Never knowingly undersolved.

Enigmatic Variations No.1059 – Down Under by Chalicea

Posted by Mister Sting on March 16th, 2013

Mister Sting.

‘Down Under’? Is it – finally – a ‘Neighbours’ themed EV? Will the clues include phrases such as ‘a bit of a barbie’ and ‘Ramsay Street’?

In short, no. Scott and Charlene will have to wait for another day (soon, my pretties!)

‘Down Under’ had nothing to do with Australia at all. In fact, contrary to that country’s easy-going reputation, this was a toughie.

A fair proportion of the grid could be filled by the regular slog. Eventually, that allowed the instructions to be revealed:


Luckily, the first of these instructions was revealed quite early on, so I wasn’t too troubled about the lack of fit between 17ac and 3dn.

The two stations (running horizontally near the top and the bottom of the grid) turned out to be ST PANCRAS and SANGATTE, although I only know the latter from the refugee camp (which apparently closed as long ago as 2002).

I was held up at the next stage for longer than I should have been. The train runs diagonally NE-SW between the stations through the clashes, the resolution of which presents two alternatives: EUROSTAR or PENDOLINO. I assume that the former is the ‘correct train’, but I am perhaps prevented by my lack of interest in trains from seeing the relevance of the latter. Still, they tilt and stuff, which is neat.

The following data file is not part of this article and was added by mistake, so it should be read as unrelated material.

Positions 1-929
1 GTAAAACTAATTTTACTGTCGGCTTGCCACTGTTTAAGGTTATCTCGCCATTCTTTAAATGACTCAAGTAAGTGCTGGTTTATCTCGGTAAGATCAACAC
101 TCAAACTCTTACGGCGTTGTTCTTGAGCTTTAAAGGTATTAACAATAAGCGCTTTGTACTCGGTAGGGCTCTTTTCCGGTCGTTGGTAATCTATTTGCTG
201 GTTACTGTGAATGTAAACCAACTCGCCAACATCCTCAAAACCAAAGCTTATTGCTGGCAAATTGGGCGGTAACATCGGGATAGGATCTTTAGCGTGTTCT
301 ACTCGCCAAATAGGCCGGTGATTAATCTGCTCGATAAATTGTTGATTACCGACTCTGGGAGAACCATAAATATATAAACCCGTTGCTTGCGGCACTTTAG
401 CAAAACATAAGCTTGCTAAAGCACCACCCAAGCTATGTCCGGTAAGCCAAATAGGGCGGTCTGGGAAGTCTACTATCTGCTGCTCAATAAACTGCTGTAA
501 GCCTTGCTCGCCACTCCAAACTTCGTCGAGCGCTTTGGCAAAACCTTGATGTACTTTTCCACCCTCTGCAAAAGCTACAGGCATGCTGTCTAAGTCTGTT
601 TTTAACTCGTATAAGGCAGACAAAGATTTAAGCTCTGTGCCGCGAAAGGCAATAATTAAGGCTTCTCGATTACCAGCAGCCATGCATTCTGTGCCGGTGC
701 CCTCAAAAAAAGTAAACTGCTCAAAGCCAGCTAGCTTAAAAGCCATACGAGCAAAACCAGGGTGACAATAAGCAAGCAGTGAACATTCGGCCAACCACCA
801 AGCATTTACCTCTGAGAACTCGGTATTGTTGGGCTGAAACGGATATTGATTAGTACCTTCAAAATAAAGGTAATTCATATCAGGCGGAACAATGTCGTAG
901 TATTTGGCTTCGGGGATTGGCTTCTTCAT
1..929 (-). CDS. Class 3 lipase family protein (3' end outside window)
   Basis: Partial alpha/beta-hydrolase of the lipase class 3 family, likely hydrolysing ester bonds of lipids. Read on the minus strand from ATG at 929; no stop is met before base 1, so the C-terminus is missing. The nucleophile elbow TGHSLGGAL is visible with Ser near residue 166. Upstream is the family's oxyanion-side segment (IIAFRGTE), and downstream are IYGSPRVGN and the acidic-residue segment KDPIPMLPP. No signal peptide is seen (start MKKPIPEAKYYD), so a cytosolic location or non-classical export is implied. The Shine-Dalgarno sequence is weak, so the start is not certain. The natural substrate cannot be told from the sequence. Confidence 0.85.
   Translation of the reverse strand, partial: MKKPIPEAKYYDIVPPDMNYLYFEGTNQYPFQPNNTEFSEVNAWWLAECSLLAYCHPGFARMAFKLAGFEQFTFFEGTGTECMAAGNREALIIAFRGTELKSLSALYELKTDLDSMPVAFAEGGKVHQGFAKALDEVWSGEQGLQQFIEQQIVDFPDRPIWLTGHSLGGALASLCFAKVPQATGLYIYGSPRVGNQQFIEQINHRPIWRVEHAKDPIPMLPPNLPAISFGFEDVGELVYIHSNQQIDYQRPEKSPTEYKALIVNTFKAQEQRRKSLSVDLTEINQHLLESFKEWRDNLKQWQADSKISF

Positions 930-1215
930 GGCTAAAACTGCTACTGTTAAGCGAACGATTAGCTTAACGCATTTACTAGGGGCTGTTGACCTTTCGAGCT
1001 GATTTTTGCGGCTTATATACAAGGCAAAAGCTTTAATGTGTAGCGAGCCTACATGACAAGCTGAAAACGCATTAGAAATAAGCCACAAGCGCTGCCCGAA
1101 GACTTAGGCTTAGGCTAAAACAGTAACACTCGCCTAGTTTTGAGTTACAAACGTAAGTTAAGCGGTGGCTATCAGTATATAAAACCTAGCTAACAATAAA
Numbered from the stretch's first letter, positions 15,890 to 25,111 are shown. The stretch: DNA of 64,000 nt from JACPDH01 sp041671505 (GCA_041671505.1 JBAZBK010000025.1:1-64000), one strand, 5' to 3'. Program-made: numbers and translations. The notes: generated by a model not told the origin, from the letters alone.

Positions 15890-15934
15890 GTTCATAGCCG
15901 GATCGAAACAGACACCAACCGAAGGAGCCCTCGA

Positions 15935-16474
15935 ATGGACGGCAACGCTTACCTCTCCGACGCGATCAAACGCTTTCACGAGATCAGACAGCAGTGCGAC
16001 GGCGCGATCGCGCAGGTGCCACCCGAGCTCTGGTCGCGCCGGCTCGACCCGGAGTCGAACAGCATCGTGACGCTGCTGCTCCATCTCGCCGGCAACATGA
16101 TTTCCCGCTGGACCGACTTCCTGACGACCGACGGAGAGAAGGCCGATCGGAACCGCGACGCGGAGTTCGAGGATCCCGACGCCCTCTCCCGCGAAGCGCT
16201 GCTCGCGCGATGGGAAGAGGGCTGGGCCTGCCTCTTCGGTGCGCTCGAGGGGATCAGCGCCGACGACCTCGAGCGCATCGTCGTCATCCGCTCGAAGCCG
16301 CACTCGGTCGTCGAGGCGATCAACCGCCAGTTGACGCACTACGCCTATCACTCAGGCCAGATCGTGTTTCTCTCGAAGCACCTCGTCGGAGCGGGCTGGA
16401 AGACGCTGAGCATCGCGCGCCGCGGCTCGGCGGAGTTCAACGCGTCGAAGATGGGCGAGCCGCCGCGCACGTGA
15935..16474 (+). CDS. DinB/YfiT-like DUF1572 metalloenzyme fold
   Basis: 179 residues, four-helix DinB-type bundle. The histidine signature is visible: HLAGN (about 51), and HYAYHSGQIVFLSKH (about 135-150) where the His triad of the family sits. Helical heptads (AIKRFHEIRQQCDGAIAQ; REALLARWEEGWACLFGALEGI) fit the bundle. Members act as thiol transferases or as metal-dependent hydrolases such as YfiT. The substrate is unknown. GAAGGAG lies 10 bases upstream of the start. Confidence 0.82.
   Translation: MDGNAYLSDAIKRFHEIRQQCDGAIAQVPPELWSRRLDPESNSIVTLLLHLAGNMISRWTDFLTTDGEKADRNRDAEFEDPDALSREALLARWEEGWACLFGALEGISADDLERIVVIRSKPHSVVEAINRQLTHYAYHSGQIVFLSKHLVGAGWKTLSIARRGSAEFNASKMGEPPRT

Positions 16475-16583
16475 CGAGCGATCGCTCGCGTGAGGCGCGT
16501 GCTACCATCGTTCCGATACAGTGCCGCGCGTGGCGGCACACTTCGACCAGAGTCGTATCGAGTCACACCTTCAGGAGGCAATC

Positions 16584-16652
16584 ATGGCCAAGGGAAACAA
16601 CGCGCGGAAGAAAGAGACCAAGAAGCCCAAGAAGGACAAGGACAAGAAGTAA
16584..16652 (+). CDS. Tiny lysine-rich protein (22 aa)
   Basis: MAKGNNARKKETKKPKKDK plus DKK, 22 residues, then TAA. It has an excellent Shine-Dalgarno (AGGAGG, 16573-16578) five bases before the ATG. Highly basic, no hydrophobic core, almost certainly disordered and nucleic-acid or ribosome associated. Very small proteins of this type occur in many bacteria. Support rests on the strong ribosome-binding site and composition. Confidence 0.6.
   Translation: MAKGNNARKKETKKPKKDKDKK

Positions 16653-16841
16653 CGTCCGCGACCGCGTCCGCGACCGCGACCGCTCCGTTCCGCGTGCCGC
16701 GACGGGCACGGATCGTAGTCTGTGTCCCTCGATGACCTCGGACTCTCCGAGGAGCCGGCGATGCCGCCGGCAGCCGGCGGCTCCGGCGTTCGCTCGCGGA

Anyway, it’s Eurostar that goes DOWN UNDER through the Channel Tunnel. Apparently, proposals for a tunnel under La Manche have been around since at least 1802. Amusingly, one of the attempts encountered problems in part due to “concerns about hordes of undesirable tourists who would disrupt English habits of living”. The English, of course, would never be so unrefined as to disrupt the habits of living of other peoples.

Just a quick thing, so as not to end on a criticism:  however you spin it,  7 dn’s ‘two thirds’ is wrong. It should be either ‘three fifths’ (if it’s LUNCH) or ‘three eighths’ (for LUNCHEON). Fortunately, this slight error was harmless where it fell.

There were some fiendishly misleading misprints, even when one knew which letter to look for (I’m looking at you, 28ac!). I imagine that ‘Shakespeare’s duke where ‘duke’=’fist’ (in 35ac) will have had more than a few people scratching their heads, but perhaps I am underestimating my fellow EVers.

None of this was unfair, however – just (and, at times, very) challenging – so thanks very much to Chalicea.

(xxx) = definition

[xxx] = (anagram/homophone/container/etc.) indicator
XXX* = anagram
< = reversal
xxx = unused letter(s)
URE=clashing letter

Please post a comment if the explanations are not clear.

 R 1 ADONIS Trouble and offence about boy shamed by Aphrodite and Persephone (6) boy shared by Aphrodite and Persephone: ADO (trouble) and <SIN (offence)[about]
 E 5 CATALO Moggy on its own, not once detached product of mixed kind (6) product of mixed kine: CAT (moggy) ALONE (on its own) NE (not once) [detached]
 S 10 PAN Seize back place producing malt (3) place producing salt: <NAP (seize) [back]
 O 11 ASCUS Ill-formed sac – unserviceable cell holding spares (5) cell holding spores: [ill-formed] SAC* US (unserviceable)
 L 13 BATEAU Club by river sight boat used in Canadian rivers (6) light boat used in Canadian rivers: BAT (club) by EAU (river)